Carole Goble, Seven Deadly Sins of Bioinformatics, 2007 

Bioinformatics information resources poster Mary Chitty presented at BioIT World 2014 BioJava is open-source and entirely hosted on GitHub. You can check the code, submit issues and pull requests and download latest and past release binaries from GitHub. .

biological computing: Wikipedia  

biological databases: Biological databases have inherent complications stemming from the nature of the information they contain and the dependence of computational methods on these data. Most biological data are not digital, making machine- readability of the data (for automated data- mining) impossible. In addition, the lack of standardized nomenclature and ontology, the use of protein aliases (leading to ambiguity), the lack of interoperability across databases, and the presence of errors in database annotations have hindered and complicated the use of computational methods. Defining the Mandate of Proteomics in the Post- Genomics Era, Board on International Scientific Organizations, National Academy of Sciences, 2002

bioMOBY: An international group of biological data hosts, biological data service providers, and coders whose aim is to set standards for biological data representation, distribution, and discovery. Natural language processing of biology text. Bob Futrelle, Computer Science, Northeastern Univ., US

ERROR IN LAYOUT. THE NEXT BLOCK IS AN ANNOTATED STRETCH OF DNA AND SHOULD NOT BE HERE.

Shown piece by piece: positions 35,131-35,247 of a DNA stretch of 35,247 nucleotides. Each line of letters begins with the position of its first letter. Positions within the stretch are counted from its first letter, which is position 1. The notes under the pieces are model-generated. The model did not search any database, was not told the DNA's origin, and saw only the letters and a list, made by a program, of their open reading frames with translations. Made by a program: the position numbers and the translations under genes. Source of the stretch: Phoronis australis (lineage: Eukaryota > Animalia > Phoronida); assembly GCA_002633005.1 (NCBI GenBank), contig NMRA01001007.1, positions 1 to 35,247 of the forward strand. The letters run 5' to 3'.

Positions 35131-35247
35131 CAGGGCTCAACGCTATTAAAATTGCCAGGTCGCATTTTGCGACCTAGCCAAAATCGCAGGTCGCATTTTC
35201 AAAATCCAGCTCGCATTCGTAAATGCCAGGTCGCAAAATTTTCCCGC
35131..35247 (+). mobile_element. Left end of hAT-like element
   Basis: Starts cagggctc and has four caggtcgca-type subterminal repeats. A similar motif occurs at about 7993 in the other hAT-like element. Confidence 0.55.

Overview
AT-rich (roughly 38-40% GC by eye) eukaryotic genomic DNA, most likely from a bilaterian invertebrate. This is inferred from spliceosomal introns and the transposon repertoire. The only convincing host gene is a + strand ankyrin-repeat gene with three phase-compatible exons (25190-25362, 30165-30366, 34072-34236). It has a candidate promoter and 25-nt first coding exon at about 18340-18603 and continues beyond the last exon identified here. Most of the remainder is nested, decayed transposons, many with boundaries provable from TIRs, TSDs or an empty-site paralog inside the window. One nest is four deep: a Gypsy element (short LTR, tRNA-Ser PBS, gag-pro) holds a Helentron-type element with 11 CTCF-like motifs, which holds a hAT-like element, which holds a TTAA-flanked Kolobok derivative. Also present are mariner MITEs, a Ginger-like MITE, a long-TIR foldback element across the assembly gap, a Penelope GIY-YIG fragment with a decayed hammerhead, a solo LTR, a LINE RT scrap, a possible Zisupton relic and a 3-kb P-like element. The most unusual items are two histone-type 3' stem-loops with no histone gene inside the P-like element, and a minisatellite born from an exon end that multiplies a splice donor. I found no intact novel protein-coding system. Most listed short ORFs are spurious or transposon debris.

BioPax:  Biological Pathways Exchange.  A collaborative effort to create a data exchange format for biological pathway data.  Related terms: metabolic pathways An international association of developers of open source Perl tools for bioinformatics, genomics and life science research. We work closely with our friends and colleagues at, and The Bioperl server provides an online resource for modules, scripts, and web links for developers of  Perl- based software for life science research. An international association of developers of freely available Python tools for computational molecular biology. provides an online resource for modules, scripts, and web links for developers of Python- based software for life science research.